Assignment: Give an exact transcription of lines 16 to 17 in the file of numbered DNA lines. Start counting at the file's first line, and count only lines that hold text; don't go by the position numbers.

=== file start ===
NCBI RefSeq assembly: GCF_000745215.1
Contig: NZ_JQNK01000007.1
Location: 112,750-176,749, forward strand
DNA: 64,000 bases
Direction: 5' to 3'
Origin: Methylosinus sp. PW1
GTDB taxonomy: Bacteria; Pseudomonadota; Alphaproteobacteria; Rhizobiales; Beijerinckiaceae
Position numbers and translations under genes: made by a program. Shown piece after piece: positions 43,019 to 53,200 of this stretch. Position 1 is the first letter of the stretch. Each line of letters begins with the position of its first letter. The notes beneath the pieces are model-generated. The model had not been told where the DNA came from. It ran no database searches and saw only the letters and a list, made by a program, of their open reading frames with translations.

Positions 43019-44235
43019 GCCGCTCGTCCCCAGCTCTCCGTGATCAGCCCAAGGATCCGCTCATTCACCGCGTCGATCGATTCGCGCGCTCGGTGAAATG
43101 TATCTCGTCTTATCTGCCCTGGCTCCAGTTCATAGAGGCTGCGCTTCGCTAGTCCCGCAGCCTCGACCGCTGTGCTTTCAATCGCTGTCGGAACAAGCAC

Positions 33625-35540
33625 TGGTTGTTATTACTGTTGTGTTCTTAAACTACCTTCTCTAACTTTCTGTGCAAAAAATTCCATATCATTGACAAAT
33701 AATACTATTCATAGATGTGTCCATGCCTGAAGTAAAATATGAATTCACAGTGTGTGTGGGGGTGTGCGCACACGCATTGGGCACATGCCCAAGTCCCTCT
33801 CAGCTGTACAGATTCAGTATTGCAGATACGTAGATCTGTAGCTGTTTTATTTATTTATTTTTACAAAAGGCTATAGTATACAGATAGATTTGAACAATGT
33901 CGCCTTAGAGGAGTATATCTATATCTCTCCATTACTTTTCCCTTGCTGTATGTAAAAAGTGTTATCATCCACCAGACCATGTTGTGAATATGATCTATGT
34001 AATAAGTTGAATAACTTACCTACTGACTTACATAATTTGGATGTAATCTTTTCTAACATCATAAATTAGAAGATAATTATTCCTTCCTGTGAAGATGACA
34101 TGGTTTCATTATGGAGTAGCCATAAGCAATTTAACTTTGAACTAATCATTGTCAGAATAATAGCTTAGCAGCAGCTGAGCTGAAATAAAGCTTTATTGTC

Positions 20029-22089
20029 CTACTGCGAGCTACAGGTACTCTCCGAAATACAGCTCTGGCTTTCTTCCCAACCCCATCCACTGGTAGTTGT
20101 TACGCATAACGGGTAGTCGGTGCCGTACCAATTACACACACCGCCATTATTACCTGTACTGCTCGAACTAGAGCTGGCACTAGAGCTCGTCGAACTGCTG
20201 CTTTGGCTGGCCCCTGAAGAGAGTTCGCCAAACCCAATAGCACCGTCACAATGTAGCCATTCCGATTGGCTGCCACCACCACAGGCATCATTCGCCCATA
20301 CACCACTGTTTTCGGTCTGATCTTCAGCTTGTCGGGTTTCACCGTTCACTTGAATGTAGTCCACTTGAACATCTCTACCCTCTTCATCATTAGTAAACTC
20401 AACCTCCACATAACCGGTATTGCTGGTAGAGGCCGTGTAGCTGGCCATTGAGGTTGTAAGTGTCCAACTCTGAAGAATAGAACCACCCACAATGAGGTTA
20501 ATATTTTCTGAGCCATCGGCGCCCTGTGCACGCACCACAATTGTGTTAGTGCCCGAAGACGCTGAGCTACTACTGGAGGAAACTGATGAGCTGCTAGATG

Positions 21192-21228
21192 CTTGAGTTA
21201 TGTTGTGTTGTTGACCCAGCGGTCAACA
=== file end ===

33901 CGCCTTAGAGGAGTATATCTATATCTCTCCATTACTTTTCCCTTGCTGTATGTAAAAAGTGTTATCATCCACCAGACCATGTTGTGAATATGATCTATGT
34001 AATAAGTTGAATAACTTACCTACTGACTTACATAATTTGGATGTAATCTTTTCTAACATCATAAATTAGAAGATAATTATTCCTTCCTGTGAAGATGACA